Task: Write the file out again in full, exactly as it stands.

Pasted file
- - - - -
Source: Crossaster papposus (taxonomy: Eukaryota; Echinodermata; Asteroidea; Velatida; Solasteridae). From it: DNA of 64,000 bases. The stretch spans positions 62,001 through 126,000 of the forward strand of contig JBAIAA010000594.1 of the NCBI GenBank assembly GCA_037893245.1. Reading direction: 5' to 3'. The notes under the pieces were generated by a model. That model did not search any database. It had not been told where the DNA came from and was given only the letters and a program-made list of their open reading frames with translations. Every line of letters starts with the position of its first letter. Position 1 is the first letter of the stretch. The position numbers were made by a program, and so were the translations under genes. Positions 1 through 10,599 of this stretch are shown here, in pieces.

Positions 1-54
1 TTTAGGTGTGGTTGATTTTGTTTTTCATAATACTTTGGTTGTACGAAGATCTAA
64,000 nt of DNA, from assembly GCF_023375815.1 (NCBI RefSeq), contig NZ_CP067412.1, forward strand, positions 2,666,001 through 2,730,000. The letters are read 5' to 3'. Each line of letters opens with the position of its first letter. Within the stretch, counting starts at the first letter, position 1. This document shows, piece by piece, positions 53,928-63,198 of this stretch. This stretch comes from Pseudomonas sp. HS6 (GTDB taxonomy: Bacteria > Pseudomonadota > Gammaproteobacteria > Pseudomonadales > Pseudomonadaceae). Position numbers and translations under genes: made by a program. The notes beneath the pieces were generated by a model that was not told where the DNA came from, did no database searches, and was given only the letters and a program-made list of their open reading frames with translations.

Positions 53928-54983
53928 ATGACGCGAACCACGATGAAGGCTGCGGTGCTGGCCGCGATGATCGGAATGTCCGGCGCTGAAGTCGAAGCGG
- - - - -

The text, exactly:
Source: Crossaster papposus (taxonomy: Eukaryota; Echinodermata; Asteroidea; Velatida; Solasteridae). From it: DNA of 64,000 bases. The stretch spans positions 62,001 through 126,000 of the forward strand of contig JBAIAA010000594.1 of the NCBI GenBank assembly GCA_037893245.1. Reading direction: 5' to 3'. The notes under the pieces were generated by a model. That model did not search any database. It had not been told where the DNA came from and was given only the letters and a program-made list of their open reading frames with translations. Every line of letters starts with the position of its first letter. Position 1 is the first letter of the stretch. The position numbers were made by a program, and so were the translations under genes. Positions 1 through 10,599 of this stretch are shown here, in pieces.

Positions 1-54
1 TTTAGGTGTGGTTGATTTTGTTTTTCATAATACTTTGGTTGTACGAAGATCTAA
64,000 nt of DNA, from assembly GCF_023375815.1 (NCBI RefSeq), contig NZ_CP067412.1, forward strand, positions 2,666,001 through 2,730,000. The letters are read 5' to 3'. Each line of letters opens with the position of its first letter. Within the stretch, counting starts at the first letter, position 1. This document shows, piece by piece, positions 53,928-63,198 of this stretch. This stretch comes from Pseudomonas sp. HS6 (GTDB taxonomy: Bacteria > Pseudomonadota > Gammaproteobacteria > Pseudomonadales > Pseudomonadaceae). Position numbers and translations under genes: made by a program. The notes beneath the pieces were generated by a model that was not told where the DNA came from, did no database searches, and was given only the letters and a program-made list of their open reading frames with translations.

Positions 53928-54983
53928 ATGACGCGAACCACGATGAAGGCTGCGGTGCTGGCCGCGATGATCGGAATGTCCGGCGCTGAAGTCGAAGCGG